In an era of LinkedIn and Facebook, who really needs a resume anymore? In our digital world, it may seem like a resume is an unnecessary relic of the past, like typewriters and rotary phones.
The job search game has been forever changed by our virtual world. Social media sites have replaced some of the traditional roles that resumes once filled. With the click of a button, you can apply for a job.
But can the quintessential job search tool – the resume- be replaced?
Let’s face it, resume aren’t going away anytime soon. In fact, people are getting more creative at crafting resumes beyond the traditional, basic piece of paper to help them land the perfect job.
Here are four pieces of advice on how to take advantage of modern technology when applying for a job and why resumes are still important:
1. Do your homework on the company
Some job seekers at interviews are quick to talk about themselves and what they bring to the table without really knowing anything about the company or asking engaging questions.
“Many candidates aren’t well-versed in what the company does, what their product line is or what the position will entail–all information that can be found out through a basic Google search,” says Rasheen Carbin, co-founder of the job-matching app nspHire. “When I see this in an interview, I think that the candidate doesn’t really want the job.”
With all the information available on the internet, there’s no excuse not to be prepared. In addition, job candidates definitely need to tailor their resumes and cover letters to the specific job and company being sought.
You want to put your best foot forward, especially when a resume is the first thing some employers see about you. A great resume and first-round telephone interview are likely the main things that determine whether you’ll land an in-person interview.
2. Update your LinkedIn profile
You’d be amazed at how many incomplete profiles you come across on LinkedIn, which is basically an online social media resume for professionals. If you’re lazy and don’t update it, it could turn off potential employers.
LinkedIn encourages its users to complete and update as many sections of their profiles as possible because completed profiles are 40 times more likely to receive offers through LinkedIn.
However, according to LinkedIn Insights, only about 50 percent of people have a fully completed profile.
Displaying a partial LinkedIn profile would be like emailing half of a resume to a potential employer, or only showing a small glimpse of your skillset. You wouldn’t do that.
3. Apply for a job on Facebook and Twitter
After doing some successful testing, Facebook in February rolled out the opportunity for businesses to post job openings on their pages, as well as a new jobs bookmark. Within Facebook and FB Messenger, businesses can track applications and communicate directly with applicants.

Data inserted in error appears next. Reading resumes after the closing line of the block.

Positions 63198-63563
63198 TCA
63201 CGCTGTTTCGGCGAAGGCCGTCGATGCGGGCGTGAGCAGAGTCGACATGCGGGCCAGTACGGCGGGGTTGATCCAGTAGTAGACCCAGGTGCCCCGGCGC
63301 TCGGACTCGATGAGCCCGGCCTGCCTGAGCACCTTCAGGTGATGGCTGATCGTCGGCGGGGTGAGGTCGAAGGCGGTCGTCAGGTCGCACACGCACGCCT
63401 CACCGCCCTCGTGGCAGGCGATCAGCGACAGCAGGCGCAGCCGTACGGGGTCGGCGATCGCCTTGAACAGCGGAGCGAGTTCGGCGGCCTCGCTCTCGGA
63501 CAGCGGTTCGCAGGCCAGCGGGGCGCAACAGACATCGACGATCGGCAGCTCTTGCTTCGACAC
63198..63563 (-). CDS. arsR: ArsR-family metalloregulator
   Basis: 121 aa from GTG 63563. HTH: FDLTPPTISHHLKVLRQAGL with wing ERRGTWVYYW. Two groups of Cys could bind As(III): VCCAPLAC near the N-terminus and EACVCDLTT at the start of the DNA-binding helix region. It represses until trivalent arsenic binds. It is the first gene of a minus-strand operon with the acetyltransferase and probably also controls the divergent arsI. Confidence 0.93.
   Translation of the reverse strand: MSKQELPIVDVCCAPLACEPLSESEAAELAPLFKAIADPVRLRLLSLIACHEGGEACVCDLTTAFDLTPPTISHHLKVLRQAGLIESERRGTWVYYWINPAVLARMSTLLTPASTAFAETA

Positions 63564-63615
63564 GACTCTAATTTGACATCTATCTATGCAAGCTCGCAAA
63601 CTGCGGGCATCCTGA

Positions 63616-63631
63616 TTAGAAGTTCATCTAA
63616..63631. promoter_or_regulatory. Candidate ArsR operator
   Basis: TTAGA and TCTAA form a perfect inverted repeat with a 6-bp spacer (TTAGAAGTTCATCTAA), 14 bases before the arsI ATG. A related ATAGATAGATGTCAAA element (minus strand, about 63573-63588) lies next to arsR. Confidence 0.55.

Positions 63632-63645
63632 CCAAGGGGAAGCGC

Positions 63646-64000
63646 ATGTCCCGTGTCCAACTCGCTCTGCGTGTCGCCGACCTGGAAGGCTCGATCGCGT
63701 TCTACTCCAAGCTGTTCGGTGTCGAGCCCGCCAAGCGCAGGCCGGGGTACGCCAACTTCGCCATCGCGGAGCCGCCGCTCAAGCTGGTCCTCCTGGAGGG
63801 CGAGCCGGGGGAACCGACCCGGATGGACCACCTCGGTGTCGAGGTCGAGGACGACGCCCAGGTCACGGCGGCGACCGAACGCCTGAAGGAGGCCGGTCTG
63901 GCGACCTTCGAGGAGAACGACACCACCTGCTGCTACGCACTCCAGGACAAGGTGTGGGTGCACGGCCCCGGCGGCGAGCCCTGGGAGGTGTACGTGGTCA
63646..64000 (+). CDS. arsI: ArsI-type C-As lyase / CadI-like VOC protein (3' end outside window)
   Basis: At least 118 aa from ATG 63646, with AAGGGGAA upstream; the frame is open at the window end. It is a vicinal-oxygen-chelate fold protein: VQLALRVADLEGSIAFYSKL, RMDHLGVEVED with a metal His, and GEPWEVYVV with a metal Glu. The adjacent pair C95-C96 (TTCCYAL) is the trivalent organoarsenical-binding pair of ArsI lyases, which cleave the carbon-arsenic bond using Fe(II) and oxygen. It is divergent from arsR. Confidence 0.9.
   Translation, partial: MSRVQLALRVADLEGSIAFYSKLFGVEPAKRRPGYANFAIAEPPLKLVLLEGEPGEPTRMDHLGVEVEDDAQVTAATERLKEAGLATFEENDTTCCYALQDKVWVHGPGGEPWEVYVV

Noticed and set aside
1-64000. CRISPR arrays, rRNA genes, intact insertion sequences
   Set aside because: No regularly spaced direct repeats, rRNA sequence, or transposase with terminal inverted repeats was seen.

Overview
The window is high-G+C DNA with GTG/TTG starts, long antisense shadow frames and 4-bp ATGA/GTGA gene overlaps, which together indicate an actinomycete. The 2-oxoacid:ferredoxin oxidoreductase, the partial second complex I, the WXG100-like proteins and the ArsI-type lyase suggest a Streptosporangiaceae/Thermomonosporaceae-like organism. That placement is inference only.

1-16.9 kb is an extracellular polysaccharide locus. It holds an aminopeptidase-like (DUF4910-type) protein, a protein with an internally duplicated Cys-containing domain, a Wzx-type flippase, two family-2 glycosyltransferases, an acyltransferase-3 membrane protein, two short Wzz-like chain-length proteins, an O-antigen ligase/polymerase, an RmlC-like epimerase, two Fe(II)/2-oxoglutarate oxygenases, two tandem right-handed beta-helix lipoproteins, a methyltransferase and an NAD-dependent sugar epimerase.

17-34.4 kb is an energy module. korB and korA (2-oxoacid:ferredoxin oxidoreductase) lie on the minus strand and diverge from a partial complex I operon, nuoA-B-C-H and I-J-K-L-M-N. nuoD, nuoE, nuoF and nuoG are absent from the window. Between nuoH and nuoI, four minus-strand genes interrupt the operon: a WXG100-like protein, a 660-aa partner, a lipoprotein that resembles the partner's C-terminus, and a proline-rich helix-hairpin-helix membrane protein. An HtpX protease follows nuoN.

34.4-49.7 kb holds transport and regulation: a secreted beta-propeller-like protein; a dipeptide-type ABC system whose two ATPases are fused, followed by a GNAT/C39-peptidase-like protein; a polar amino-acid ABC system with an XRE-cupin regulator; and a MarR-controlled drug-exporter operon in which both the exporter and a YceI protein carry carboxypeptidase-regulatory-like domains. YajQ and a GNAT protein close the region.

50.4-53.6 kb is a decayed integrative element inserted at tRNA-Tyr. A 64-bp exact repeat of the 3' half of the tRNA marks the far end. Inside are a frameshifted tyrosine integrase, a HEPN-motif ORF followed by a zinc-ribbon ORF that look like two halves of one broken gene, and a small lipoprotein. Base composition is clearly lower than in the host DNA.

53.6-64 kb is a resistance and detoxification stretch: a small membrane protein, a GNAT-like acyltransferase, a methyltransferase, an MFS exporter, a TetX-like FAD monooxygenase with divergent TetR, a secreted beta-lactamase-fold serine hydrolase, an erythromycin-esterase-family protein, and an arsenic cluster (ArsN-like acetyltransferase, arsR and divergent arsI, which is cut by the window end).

Providing a link to your resume is a great chance to showcase your work history or at least refer to when filling out an online application. Twitter is another social media platform that employers use to solicit job seekers.
“Job seekers need to realize that employers will begin contacting them via social media, which means they need to be responsive,” Rasheen Carbin says. “And their social media presence need to be presentable.”
This means keeping social media profiles professional and sans the party pics, swear words, and risque selfies. You can always keep your Facebook and Instagram private, so job hunters can’t see exactly what you are up to.
4. Mobile recruiting
Every year, mobile technology becomes more crucial. Employers know that if they want to reach millennials, they need real time recruiting apps.
Job boards such as CareerBuilder and Monster are investing more resources in their apps.
The ability to respond quickly and discreetly is appealing, and there’s no pounding the pavement. The app Pocket Resume allows you to craft a professionally formatted resume from your smartphone.
You don’t have to worry about design or layout, the app does it for you. Once again, having your resume on file will come in handy.
5. Know what the jargon means
You aren’t the only one trying to sell yourself as a job applicant — the job is trying to sell itself, too. It goes both ways. Most job descriptions tend to be pretty specific, such as experience with Java or 2-plus years experience selling Software/SaaS.
Not all job descriptions are that clear cut. Being able to decipher a marketing job description, for example, means cutting through the jargon.
“Marketers love selling a concept, and it’s no different when we’re writing job descriptions. We can get a little carried away with how we describe the requirements — like what does “great culture fit” actually mean and how does one even prepare for that,” writes Patrick Morgan, Conductor’s customer knowledge specialist.
When writing your own resume, try to avoid jargon because it sounds cliched. So, while today’s job seekers have plenty of ways to get an employer’s attention, the tried and true method of a resume can’t be underestimated. You never know who’s going to see it.